Lewena Bayer, an expert on civility in the workplace and who is based in Calgary, Alberta, said that if there are high-risk guests, their health is worth risking perceived bad etiquette. She said it is acceptable to ask people to vaccinate, recognizing that some guests may choose not to attend.

Not everyone — including some doctors — agree that a vaccine is necessary for wedding attendance, nor will the vaccine dramatically shift the way we live our lives at the moment.

A December survey of 700 epidemiologists by The New York Times found that the doctors are still worried about the longevity of immunity, the mutation of the virus and vaccine distribution. Three percent of the epidemiologists said they have attended or would have attended a wedding or a funeral within the month before the survey. And half of those surveyed said they would not return to the pre-pandemic normal until at least 70 percent of the population were vaccinated.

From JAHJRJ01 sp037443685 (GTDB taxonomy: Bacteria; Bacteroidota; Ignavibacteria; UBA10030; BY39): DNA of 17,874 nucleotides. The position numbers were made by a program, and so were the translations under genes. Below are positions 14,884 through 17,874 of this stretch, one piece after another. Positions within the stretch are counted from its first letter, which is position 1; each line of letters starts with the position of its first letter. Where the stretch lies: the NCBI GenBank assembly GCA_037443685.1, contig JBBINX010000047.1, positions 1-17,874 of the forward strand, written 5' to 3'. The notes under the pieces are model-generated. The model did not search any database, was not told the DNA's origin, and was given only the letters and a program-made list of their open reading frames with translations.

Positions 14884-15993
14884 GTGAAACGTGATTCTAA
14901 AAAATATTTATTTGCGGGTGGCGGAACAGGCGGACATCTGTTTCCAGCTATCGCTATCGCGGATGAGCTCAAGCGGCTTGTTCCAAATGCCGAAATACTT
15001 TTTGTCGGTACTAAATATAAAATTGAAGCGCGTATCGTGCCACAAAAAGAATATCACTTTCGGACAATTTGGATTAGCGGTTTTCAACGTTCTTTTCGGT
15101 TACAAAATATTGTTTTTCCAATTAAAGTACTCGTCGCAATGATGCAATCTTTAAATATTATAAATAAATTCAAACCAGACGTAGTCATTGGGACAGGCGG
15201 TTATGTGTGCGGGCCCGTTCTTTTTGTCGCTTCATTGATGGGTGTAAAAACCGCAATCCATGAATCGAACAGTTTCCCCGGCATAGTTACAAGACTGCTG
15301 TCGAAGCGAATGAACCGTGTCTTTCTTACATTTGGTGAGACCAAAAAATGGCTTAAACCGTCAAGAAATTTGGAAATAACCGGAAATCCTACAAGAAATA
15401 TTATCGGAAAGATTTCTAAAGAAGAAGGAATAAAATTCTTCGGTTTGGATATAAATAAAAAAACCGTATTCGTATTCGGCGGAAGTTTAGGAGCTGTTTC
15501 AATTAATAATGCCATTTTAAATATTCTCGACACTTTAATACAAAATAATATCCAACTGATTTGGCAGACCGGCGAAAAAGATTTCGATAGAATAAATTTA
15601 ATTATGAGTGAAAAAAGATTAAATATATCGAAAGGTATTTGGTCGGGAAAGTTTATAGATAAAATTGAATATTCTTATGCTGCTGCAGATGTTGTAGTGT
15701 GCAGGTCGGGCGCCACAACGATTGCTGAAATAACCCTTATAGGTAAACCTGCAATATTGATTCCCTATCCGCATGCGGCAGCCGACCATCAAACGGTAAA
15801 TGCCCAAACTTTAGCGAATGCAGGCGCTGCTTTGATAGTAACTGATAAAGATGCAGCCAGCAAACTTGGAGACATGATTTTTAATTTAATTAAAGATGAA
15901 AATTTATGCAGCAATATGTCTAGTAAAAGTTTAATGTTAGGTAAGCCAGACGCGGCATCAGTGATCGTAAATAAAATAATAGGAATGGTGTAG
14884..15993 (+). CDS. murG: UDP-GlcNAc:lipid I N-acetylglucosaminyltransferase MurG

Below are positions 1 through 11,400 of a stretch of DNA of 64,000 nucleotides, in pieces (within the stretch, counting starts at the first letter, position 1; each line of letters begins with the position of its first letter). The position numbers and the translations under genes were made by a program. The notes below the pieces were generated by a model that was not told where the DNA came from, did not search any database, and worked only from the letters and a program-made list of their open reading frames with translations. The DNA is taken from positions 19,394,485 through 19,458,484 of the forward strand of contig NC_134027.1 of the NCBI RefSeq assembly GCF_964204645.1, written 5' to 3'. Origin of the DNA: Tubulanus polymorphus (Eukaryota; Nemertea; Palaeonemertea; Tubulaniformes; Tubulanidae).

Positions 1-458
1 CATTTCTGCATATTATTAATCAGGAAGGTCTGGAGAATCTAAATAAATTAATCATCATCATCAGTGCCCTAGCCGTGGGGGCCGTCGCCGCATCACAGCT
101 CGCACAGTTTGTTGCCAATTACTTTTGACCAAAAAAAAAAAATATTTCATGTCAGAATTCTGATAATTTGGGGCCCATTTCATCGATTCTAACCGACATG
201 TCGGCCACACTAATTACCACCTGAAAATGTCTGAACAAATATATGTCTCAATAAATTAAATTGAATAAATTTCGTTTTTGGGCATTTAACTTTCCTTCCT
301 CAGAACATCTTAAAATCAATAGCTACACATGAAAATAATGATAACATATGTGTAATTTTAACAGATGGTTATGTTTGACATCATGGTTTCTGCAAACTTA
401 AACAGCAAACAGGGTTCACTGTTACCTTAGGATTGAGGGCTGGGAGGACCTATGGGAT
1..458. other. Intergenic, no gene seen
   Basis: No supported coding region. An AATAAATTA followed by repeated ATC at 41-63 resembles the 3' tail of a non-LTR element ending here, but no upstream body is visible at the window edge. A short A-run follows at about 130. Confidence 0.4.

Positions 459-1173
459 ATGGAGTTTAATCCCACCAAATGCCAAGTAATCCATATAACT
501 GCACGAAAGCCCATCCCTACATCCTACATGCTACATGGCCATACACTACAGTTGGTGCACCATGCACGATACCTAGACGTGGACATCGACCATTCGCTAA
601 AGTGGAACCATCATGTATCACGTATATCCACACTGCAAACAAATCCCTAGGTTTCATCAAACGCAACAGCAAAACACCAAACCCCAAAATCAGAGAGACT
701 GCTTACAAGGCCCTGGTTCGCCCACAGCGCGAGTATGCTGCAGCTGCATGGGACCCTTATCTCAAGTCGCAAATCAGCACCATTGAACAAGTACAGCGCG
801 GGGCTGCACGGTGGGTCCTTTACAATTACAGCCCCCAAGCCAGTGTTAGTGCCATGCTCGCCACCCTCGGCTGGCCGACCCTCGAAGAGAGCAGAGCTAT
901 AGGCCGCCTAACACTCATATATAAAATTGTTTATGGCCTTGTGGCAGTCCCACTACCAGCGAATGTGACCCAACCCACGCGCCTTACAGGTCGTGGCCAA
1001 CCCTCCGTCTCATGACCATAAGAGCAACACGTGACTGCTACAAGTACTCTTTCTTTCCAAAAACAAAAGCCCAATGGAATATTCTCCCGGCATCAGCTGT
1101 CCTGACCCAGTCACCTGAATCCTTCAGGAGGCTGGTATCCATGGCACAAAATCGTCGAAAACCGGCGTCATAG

Mercedes Carnethon, the vice chairwoman of research in the department of preventive medicine at Northwestern University Feinberg School of Medicine, however, says that she would be comfortable attending a wedding if she were vaccinated, even if others hadn’t had the vaccine yet. It’s a different story for her children, though.

“Children under 16 are not eligible to be vaccinated,” Dr. Carnethon said. “If you allow unvaccinated people in, you are putting other people at risk.”